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Swindon, United Kingdom

Evangelisti S.,University College London | Tagliaferri C.,University College London | Clift R.,University of Surrey | Lettieri P.,University College London | And 2 more authors.
Waste Management | Year: 2015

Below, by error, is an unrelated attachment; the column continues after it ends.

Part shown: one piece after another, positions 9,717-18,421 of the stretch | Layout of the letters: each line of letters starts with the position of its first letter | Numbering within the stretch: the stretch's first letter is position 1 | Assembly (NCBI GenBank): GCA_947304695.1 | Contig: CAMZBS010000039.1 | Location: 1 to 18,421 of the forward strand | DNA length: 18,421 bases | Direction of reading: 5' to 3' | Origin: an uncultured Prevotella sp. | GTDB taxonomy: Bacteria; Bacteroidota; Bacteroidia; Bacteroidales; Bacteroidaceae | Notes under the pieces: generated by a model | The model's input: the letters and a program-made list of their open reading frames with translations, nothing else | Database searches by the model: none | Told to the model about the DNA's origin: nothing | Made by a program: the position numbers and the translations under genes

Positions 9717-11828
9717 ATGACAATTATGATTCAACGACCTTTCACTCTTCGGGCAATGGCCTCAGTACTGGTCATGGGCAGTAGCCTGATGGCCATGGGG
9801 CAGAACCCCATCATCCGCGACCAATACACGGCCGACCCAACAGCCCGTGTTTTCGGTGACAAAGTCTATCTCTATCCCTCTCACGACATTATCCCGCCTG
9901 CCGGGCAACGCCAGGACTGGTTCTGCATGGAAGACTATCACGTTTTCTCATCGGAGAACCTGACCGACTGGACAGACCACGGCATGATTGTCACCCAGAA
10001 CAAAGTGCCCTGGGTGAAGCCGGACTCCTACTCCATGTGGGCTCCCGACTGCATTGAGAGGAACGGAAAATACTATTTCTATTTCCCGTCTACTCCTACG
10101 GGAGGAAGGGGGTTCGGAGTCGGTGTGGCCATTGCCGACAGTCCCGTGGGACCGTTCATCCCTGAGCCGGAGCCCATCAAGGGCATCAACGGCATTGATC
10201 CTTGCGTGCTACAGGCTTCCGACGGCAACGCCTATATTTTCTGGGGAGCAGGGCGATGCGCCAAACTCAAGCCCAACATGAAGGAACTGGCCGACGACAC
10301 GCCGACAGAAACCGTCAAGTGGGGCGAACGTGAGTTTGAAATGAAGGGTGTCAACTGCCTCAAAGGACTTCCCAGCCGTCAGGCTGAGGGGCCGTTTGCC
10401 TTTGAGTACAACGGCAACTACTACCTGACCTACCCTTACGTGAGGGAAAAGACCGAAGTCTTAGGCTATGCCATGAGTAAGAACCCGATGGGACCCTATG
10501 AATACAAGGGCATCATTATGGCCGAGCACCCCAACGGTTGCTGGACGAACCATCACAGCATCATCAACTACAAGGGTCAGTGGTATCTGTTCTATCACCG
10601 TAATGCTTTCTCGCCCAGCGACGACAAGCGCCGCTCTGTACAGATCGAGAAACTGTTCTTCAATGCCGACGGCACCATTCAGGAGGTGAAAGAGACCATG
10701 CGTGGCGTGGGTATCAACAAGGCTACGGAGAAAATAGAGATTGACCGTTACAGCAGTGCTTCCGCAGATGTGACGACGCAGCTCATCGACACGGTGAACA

In the past, almost all residual municipal waste in the UK was landfilled without treatment. Recent European waste management directives have promoted the uptake of more sustainable treatment technologies, especially for biodegradable waste. Local authorities have started considering other options for dealing with residual waste. In this study, a life cycle assessment of a future 20. MWe plant using an advanced two-stage gasification and plasma technology is undertaken. This plant can thermally treat waste feedstocks with different composition and heating value to produce electricity, steam and a vitrified product. The objective of the study is to analyse the environmental impacts of the process when fed with seven different feedstocks (including municipal solid waste, solid refuse fuel, reuse-derived fuel, wood biomass and commercial & industrial waste) and identify the process steps which contribute more to the environmental burden. A scenario analysis on key processes, such as oxygen production technology, metal recovery and the appropriate choice for the secondary market aggregate material, is performed. The influence of accounting for the biogenic carbon content in the waste from the calculations of the global warming potential is also shown. Results show that the treatment of the refuse-derived fuel has the lowest impact in terms of both global warming potential and acidification potential because of its high heating value. For all the other impact categories analysed, the two-stage gasification and plasma process shows a negative impact for all the waste streams considered, mainly due to the avoided burdens associated with the production of electricity from the plant. The plasma convertor, key characteristic of the thermal process investigated, although utilising electricity shows a relatively small contribution to the overall environmental impact of the plant. The results do not significantly vary in the scenario analysis. Accounting for biogenic carbon enhanced the performance of biomass and refuse-derived fuel in terms of global warming potential. The main analysis of this study has been performed from a waste management perspective, using 1. ton of waste as functional unit. A comparison of the results when 1. kWhe of electricity produced is used as functional unit shows similar trends for the environmental impact categories considered. © 2015 Elsevier Ltd. Source